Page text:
Utilizing cover crops is a sort of agronomic “Choose your own adventure” game with many species that can work, for multiple purposes, and various ways to establish and rotate them. The destination of those adventures is generally similar, though: greater soil carbon, improved soil health, less erosion, and reduced nitrate leaching.

Matt Ruark, an extension professor with the University of Wisconsin-Madison, explained those benefits on a Badger Crop Connect webinar by pointing to meta-analyses of research studies that have supported each point. And with approximately a million acres of corn grown for silage each summer in his state, the upcoming harvest of that crop provides significant room to capitalize on those advantages. “What an opportunity to get a million acres of cover crops,” said Ruark.

Still, dairy farmers might ask what effects cover crops have on yield of the following crop, and specifically, how fall-applied nitrogen in the form of manure is impacted by cover crops. Ruark and his team investigated this question by comparing plots planted with spring barley that winterkilled or annual ryegrass to one that had no cover. They collected above ground biomass of the cover crop and measured soil composition and grain yield the next year.

Fall manure applications are a valuable nutrient management strategy for dairy farmers to provide a postharvest soil boost and empty some stored manure. On bare fields, though, manure can be susceptible to winter leaching and runoff. Ruark explained that they hypothesized cover crops would be taking up nitrogen that would’ve leached out otherwise.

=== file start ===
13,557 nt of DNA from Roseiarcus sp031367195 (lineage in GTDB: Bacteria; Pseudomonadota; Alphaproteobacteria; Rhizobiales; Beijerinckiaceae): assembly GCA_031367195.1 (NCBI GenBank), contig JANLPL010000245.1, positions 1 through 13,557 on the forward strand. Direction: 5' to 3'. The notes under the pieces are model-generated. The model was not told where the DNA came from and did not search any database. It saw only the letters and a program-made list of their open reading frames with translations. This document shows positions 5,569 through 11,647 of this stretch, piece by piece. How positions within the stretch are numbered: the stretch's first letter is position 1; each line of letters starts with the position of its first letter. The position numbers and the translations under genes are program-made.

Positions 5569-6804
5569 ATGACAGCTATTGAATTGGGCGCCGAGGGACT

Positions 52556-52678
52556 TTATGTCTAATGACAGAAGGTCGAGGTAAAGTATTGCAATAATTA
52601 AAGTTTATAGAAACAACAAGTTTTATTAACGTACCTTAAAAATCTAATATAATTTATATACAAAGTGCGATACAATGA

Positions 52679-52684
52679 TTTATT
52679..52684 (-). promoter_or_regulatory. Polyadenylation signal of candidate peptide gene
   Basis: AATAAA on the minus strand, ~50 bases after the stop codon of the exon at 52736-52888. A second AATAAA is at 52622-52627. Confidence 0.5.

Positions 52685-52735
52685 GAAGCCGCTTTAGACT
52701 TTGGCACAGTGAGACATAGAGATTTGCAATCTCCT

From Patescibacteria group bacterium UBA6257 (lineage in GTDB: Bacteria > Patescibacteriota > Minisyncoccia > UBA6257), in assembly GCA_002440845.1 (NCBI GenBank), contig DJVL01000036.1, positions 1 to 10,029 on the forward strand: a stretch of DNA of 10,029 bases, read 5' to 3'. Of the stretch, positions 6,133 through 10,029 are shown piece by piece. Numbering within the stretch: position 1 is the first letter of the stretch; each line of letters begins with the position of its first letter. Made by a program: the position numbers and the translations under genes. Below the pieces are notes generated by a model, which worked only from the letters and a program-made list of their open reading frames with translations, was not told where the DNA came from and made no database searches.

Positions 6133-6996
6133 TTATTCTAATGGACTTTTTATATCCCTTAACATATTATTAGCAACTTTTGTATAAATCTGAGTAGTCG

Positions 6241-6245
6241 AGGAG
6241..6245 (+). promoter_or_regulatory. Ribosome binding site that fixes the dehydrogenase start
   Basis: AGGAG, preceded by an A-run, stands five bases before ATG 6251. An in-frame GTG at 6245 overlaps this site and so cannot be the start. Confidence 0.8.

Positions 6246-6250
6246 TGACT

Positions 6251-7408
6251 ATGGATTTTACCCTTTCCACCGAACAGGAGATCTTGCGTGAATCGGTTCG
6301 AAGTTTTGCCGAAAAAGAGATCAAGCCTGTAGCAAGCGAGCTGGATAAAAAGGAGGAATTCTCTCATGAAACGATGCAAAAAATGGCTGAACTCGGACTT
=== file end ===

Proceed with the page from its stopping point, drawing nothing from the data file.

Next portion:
However, that didn’t end up exactly being the case. With the winter rye, the cover crop essentially wiped out the nitrogen credit from the fall manure application and the field required more spring nitrogen, Ruark said. At one location, they also saw a significant yield reduction the next year, though he called that a worst-case scenario. There is generally a bit of a yield drag following cover crops, but Ruark noted that isn’t highly predictive.

For best success with this information, he advised terminating cover crop fields as soon as possible in the spring. He also noted that recommendations for spring nitrogen application will vary based on biomass growth of the cover crop.

“When it comes to cover cropping, nitrogen is the price to be paid for conservation benefits in dairy based cropping systems,” explained Ruark. That doesn’t necessarily mean cover crops should be written off, though. They are still a valuable way to tie up applied manure instead of allowing it to leach out, and if the nutrients were going to be lost to runoff anyway, there is no net loss if the nitrogen is taken up by cover crops instead.

There is not a lot of good data to understand how common manure leaching is with cover crops, Ruark acknowledged. One estimate is half of the time.

He did advise that how much nitrogen is taken up by cover crops can be limited by reducing the biomass that grows. Lowering seeding rate to accomplish this provides a double benefit of also limiting cost. For the most cost-effective solution, Ruark recommended seeding between 30 and 60 pounds per acre, noting they’ve not seen biomass growth improve past 60 pounds per acre.

There are many decisions to make when developing your cover crop journey, and the benefits and costs are a large part of that. Though some nitrogen from fall-applied manure may be lost from the soil in some years, having it tied up in plant biomass provides a good alternative to having it leach away, particularly when that biomass also contributes to improved soil health conditions.

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(c) Hoard's Dairyman Intel 2023
August 10, 2023

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